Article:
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LA Times Critic Finds the Ideal Pasta-Eating Seat in Santa Monica

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Plus a Riverside County gem for regional Mexican specialities

Pizzas, blistered and shot from overhead, shown at Elephante in Santa Monica.
Pizza from Elephante
Elephante [Official photo]

It’s the start of the heatwave portion of the Southern California summer, which makes this week’s review from co-critic Bill Addison at the LA Times all the more welcome. The anonymous diner took to Elephante, the hip rooftop spot in Santa Monica, to soak up some sun, cool breezes, and lots and lots of pasta.

First, a bit of stage-setting:

Élephante is a scene, the full Los Angeles stereotype. I wouldn’t characterize it as a celebrity hangout, though luminaries do occasionally light up the rooms. But it is a place to observe plenty of examples of humanity at peak physical perfection, toting this season’s $3,000 bags and sporting $9,000 watches.

Sounds fun, if a bit upscale cool, so what about the food? Mostly it’s snackable, Instagrammable fare like grilled octopus, pizzas, and a whipped eggplant hummus. But there is something beguiling about those pastas:

Gently chewy gemelli, a spiral pasta stained dark-cloud gray from squid ink, contrasts satisfyingly against lacy treads of Dungeness crab in a tomato butter sauce revved with enough garlic and chile to make every bite as compelling as the next. The other standout pasta, among a half-dozen options, is tagliatelle sharp with pecorino and showered with black truffle.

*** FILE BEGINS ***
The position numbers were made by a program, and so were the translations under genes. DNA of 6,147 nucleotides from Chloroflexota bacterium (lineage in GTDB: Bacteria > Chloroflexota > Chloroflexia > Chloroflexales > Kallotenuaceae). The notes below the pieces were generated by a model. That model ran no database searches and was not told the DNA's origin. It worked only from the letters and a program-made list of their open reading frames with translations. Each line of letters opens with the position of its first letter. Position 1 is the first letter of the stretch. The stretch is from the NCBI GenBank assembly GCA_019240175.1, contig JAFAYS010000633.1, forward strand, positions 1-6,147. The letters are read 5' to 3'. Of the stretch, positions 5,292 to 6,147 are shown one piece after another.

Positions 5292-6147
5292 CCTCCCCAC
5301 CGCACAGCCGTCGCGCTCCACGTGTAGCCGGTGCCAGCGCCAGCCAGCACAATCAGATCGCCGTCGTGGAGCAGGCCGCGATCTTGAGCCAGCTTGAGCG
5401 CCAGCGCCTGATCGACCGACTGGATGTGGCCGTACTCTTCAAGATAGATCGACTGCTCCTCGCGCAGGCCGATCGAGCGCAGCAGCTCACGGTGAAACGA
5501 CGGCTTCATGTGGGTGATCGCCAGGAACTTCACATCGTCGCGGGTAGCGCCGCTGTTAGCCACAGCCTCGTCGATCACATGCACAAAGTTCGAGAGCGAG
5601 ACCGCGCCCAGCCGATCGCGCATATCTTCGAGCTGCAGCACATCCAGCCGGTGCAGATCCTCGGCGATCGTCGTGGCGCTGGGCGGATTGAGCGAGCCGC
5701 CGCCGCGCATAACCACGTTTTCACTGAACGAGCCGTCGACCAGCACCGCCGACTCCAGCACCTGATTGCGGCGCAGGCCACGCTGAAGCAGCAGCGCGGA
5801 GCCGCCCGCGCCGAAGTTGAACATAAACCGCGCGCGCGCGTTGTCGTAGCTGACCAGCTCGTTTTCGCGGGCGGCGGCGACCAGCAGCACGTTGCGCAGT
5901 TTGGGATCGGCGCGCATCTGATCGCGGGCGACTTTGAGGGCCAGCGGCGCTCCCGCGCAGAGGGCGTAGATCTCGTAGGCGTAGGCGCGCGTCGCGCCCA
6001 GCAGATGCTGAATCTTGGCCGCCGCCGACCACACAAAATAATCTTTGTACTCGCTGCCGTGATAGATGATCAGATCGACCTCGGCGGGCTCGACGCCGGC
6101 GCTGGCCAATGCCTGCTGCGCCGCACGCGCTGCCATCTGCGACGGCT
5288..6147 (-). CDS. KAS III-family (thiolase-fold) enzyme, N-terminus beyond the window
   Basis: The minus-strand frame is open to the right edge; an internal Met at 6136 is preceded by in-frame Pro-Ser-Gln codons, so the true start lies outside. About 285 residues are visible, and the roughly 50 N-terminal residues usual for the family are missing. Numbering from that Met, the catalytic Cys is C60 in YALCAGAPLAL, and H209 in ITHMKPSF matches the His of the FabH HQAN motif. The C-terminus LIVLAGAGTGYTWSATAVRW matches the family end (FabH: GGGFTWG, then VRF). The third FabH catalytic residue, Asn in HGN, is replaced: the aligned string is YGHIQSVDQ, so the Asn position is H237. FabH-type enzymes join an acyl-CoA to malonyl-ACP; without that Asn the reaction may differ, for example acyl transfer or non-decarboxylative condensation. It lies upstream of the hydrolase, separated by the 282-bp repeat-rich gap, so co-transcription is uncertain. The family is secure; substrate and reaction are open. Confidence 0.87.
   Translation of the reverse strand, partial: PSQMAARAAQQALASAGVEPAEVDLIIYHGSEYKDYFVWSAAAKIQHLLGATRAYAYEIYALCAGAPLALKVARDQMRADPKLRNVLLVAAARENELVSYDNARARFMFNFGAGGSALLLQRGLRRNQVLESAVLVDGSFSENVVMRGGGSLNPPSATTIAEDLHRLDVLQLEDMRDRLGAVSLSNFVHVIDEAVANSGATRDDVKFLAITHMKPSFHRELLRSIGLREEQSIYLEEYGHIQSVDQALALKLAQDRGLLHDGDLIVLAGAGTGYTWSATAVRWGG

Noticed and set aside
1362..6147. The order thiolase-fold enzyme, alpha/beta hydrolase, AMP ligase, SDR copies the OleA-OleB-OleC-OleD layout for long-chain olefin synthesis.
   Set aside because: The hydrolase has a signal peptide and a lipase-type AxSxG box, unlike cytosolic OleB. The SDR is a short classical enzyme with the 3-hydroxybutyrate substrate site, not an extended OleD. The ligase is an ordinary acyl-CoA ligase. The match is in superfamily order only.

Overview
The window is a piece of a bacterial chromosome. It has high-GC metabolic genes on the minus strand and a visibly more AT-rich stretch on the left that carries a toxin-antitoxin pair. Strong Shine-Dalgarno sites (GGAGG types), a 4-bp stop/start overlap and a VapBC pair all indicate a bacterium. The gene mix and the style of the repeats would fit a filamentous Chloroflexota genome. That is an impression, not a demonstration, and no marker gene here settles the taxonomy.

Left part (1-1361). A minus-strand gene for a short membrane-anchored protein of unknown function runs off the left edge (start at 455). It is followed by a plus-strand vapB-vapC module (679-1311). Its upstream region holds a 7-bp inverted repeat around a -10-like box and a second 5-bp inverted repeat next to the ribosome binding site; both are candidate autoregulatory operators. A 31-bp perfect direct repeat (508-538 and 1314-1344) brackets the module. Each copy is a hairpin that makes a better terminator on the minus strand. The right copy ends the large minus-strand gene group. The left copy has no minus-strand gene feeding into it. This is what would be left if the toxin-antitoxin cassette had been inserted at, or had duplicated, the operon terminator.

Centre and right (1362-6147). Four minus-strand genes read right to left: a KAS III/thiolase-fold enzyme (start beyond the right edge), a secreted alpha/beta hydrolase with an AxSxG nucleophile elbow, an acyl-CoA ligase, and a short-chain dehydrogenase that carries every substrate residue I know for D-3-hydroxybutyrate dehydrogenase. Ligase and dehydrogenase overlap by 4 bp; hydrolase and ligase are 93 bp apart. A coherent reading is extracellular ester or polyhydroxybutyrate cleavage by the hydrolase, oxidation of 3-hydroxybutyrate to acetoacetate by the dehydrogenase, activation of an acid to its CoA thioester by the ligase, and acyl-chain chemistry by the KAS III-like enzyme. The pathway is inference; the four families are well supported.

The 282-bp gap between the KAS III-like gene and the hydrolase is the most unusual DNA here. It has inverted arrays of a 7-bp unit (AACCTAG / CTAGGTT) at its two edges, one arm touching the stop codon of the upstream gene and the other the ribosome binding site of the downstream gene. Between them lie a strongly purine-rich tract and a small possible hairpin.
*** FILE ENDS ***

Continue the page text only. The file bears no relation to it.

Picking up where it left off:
And finally, a tip from Addison on not just what to eat, but where to sit.

After a few visits I decided the al fresco deck isn’t actually the primo table grab... The best roosts are just indoors, under the slanting roof, shaded but still catching occasional cooling gusts, and positioned so the Pacific lands right in the sightline. This is dining room as infinity pool...

Hanging carved wooden masks sit next to a scrub plant against a whitewashed wall.
Design details at Elephante
Elephante

Meanwhile, Gustavo Arellano continues filling in for fellow co-critic Patricia Escárcega who is out on maternity leave. Arellano, who previously reviewed food at the OC Weekly, sped over to Mira Loma in Riverside County to crush some Guadalajaran specialities from a spot called Casa Diaz. Calling it an “all-day diner,” Arellano takes particular note of the “crunchy, soupy, and bright” tacos ahogados, as well as the carne en su jugo and platters of “regular” enchiladas, fajitas, nachos, and burritos. But for something special, it’s best to lean in just a bit more:

Those meals satisfy, if never actually wow. Casa Diaz shines in its limited offering of Jalisco specialties. Tortas ahogadas are Guadalajara’s most famous culinary export, and what the restaurant prepares exemplifies the sandwich at its best: hard, toasted bread stuffed with a heap of carnitas and a schmear of refried beans, bathed in blistering salsa, topped with purple pickled onions. If the heat doesn’t get you, the sheer weight of the torta will, so share.

In the end, Arellano asks the owners to not “back down” from their regional cooking talents. “Show Southern California the full glories of the Guadalajara kitchen,” he says, “I want to live in a world where those tacos ahogados are the next Sonoratown.”

Elephante. 1332 2nd St., Santa Monica.

Casa Diaz. 11090 Limonite Ave., Mira Loma.

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